Secesh Eradicator (IL, ca.1860s)

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Publication History:

Place of Publication: Unknown, but edited by the Eighty-fifth Illinois Regiment

Frequency:  Unknown

Volume and Issue Data: Unknown

Size and Format: Unknown

Editor/Publisher:  “Bayonette” for the Eighty-fifth Illinois Regiment

Title Changes and Continuation:  Unknown

General Description and Notes:

Wiley notes that “soldiers sometimes wrote out small papers for limited distribution. Examples of manuscripts sheets are the ‘Pioneer Banner,’ published ‘semi-occasionally for the young ladies of the Union Female College’ by young Confederates stationed at Fort Barrancas, and the ‘Secesh Eradicator’ edited by ‘Bayonette’ for the Eighty-fifth Illinois Regiment” (p. 161).

Information Sources:

Bibliography:  Bell Irvin Wiley, They Who Fought Here (NY:  Bonanza Books, 1959), p. 161

Locations:  Unknown

 

Note:  Thanks to the late Dr. Richard “Dick” Lentz (Ph.D., Iowa) for alerting me to Wiley’s book and the handwritten newspapers mentioned therein.

San Luis Coyote (CA, 1850)

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Publication History:

Place of Publication: Mission San Luis Rey, California (1850)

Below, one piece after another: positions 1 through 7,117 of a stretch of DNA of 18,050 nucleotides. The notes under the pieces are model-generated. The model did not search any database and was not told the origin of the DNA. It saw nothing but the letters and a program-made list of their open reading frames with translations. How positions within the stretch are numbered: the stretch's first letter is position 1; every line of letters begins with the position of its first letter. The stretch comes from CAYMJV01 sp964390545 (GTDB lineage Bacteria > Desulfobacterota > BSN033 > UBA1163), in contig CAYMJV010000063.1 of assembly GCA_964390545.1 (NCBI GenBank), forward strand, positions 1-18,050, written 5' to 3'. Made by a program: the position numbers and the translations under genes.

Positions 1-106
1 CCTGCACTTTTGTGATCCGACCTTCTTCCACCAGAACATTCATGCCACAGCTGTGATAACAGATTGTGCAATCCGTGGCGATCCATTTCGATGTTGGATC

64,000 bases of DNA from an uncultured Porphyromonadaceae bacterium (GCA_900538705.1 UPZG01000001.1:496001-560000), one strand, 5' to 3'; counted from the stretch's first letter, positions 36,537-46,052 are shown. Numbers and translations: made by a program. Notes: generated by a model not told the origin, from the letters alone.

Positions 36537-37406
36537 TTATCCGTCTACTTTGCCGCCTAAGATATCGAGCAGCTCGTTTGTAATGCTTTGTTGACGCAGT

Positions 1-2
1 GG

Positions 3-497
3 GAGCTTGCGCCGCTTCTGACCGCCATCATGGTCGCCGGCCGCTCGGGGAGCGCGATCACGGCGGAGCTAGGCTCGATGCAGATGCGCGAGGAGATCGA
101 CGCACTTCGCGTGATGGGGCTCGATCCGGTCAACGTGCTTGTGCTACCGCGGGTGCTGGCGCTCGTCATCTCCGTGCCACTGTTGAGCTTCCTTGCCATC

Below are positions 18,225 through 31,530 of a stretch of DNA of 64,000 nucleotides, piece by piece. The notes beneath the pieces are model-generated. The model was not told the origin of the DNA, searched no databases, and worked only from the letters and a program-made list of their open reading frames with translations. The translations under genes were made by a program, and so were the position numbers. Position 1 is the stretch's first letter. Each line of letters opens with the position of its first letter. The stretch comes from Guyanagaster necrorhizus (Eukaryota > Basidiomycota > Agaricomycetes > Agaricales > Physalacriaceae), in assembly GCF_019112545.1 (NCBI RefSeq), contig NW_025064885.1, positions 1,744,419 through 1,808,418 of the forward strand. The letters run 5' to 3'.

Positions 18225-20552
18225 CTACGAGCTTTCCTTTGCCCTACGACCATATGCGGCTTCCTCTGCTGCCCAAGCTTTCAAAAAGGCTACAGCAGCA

Frequency:  One issue?

Volume and Issue Data:  Sept. 1850

Size and Format:  Unknown

Editor/Publisher:  “C. Senor,” a U.S. officer stationed near Mission San Luis Rey

Title Changes and Continuation:  None

General Description and Notes:

None

Information Sources:

Bibliography: None

Locations:  Cu-B?

The Right Flanker (NY, 1863-1864)

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Publication History:

Place of Publication:  Fort-La-Fayette, Union Prison Camp at the Narrows of New York Bay, New York

Frequency:  Unknown; possibly weekly

Volume and Issue Data:  1863-1864

Size and Format:  Pen and ink

Editor/Publisher:  Unknown; Confederate officers

Title Changes and Continuation:  None

General Description and Notes:

The Right Flanker is the only known manuscript newspaper published by Confederate prisoners confined in the North during the Civil War.  The paper was written in pen and ink, and after its staff was released, copies were taken to England and printed in book form (1865).

The introductory issue said the purpose of the paper was “to relieve the monotony of prison life, by calling into action the taste and faculties of those who are capable of contributing to its columns; instructing and amusing those who cannot, and to furnish to all who are to share the spice of excitement, which the risk of such a contraband undertaking affords, something of which it is hoped, reference can be pleasantly made by them in after years.”  The editors then introduced themselves and their personal histories prior to imprisonment, but used no names, apparently to avoid punishment for the production of “contraband.”

The printed “transcript” of The Right Flanker runs 90 pages, but it unclear how faithful the printed version is to the handwritten originals.

The printed version depicts a paper devoted largely to an analysis of the war (based on New York newspaper reports), life in the prison camp, and the arrival of new prisoners.  Humor or light features are infrequent.

Information Sources: